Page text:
WASHINGTON -- More than four years after the financial crisis, not a single Wall Street executive has been jailed for playing a role in the creation of the toxic financial products that fueled the real-estate bubble, which were in some cases designed simply to fail.
That track record may make it difficult for the Department of Justice to earn the sympathy of the public as it warns that spending cuts will hamper its ability to investigate Wall Street fraud. The Federal Bureau of Investigations told lawmakers in a recent letter that across-the-board cuts resulting from sequestration "will cause current financial crimes investigations to slow as workload is spread among a reduced workforce. In some instances, such delays could affect the timely interviews of witnesses and collection of evidence."
Investigations yet unseen may also be harmed. "In some instances, such delays could affect the timely interviews of witnesses and collection of evidence. The capacity to undertake new major investigations will be constrained," FBI Director Robert Mueller III wrote in the letter, addressed to Sen. Barbara Mikulski (D-Md.), the chair of the Senate Appropriations Committee.
The warning closed with the type of reasoning that critics of the lack of investigations would readily support. "Left unchecked, fraud and malfeasance in the financial, securities, and related industries could hurt the integrity of U.S. markets," Mueller offered. "In addition, the public will perceive the FBI as less capable of aggressively and actively investigating financial fraud and public corruption, which would undercut the deterrence that comes from strong enforcement."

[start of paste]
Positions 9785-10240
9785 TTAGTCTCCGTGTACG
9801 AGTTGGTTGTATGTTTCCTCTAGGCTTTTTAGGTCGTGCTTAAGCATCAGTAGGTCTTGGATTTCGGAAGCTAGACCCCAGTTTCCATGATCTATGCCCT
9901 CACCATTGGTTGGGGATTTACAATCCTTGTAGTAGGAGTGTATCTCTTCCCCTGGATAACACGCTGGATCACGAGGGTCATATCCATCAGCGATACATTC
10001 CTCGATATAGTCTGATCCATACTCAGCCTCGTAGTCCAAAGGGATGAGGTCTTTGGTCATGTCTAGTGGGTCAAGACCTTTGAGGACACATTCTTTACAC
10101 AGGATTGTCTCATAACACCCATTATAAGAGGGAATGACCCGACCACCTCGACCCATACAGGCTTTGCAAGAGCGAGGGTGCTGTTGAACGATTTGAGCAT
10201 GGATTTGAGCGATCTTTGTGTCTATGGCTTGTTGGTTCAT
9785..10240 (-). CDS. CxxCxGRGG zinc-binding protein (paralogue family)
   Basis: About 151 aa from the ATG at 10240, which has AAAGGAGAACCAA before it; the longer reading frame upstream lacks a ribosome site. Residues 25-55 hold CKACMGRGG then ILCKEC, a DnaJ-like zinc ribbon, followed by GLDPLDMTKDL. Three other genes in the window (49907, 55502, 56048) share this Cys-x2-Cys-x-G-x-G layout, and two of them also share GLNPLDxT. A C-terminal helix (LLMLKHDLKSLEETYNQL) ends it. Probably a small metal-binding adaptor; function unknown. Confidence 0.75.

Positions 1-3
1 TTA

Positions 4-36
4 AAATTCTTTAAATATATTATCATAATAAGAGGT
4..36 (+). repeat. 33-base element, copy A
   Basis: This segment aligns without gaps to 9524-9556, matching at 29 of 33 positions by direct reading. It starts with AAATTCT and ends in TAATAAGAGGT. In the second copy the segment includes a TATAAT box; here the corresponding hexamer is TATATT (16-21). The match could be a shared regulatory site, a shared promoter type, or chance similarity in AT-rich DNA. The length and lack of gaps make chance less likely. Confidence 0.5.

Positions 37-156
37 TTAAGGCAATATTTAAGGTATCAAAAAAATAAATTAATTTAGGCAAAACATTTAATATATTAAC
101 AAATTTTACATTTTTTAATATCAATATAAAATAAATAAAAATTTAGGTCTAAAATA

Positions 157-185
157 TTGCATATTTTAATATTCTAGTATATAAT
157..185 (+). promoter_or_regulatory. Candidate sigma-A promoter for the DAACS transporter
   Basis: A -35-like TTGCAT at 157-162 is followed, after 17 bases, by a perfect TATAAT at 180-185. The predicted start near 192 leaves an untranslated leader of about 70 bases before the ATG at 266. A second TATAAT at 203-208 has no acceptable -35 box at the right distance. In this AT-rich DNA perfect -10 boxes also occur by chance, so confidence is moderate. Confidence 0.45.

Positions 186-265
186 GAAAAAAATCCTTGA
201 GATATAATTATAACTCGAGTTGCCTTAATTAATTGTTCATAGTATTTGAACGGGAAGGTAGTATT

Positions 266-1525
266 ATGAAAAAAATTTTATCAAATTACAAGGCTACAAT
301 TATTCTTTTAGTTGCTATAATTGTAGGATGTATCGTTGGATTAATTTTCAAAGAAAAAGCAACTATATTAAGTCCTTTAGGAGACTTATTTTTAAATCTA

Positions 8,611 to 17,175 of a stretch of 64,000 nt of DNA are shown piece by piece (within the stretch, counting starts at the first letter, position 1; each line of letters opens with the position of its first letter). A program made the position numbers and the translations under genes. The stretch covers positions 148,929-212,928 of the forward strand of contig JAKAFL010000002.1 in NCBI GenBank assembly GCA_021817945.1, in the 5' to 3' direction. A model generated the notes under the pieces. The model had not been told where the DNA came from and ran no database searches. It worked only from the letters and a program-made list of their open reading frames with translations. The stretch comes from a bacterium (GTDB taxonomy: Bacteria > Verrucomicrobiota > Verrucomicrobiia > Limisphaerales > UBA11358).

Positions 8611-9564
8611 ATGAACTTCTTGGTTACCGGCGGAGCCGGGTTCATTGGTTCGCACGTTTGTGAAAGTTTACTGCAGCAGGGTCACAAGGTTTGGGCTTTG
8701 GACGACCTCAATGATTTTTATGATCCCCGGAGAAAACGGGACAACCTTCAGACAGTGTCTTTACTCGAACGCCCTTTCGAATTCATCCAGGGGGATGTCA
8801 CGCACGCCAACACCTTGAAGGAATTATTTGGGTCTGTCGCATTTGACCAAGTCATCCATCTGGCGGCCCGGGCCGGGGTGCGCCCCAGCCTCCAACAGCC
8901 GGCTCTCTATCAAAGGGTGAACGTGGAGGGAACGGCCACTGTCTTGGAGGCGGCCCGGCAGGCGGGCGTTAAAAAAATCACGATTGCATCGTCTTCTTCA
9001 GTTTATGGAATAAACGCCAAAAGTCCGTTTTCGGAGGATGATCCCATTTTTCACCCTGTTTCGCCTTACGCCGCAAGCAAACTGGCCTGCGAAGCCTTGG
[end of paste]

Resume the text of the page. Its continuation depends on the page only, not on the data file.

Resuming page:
During President Barack Obama's 2012 State of the Union address, he announced the formation of a task force to investigate Wall Street in a meaningful way. He decided not to mention the unit, which had little to show for itself, in his address a year later.
Former Rep. Brad Miller (D-N.C.), a Wall Street critic who was passed over to lead that unit, was unpersuaded by the DOJ complaint. "Are they worried that because of sequestration the FBI will interview critical witnesses three years after the statute of limitations has expired instead of just one year? Financial fraud investigations were already under a 'do not resuscitate' order and unresponsive to deep stimulation," Miller told HuffPost. "It's hard for me to worry that DOJ will now be less 'aggressive.'"
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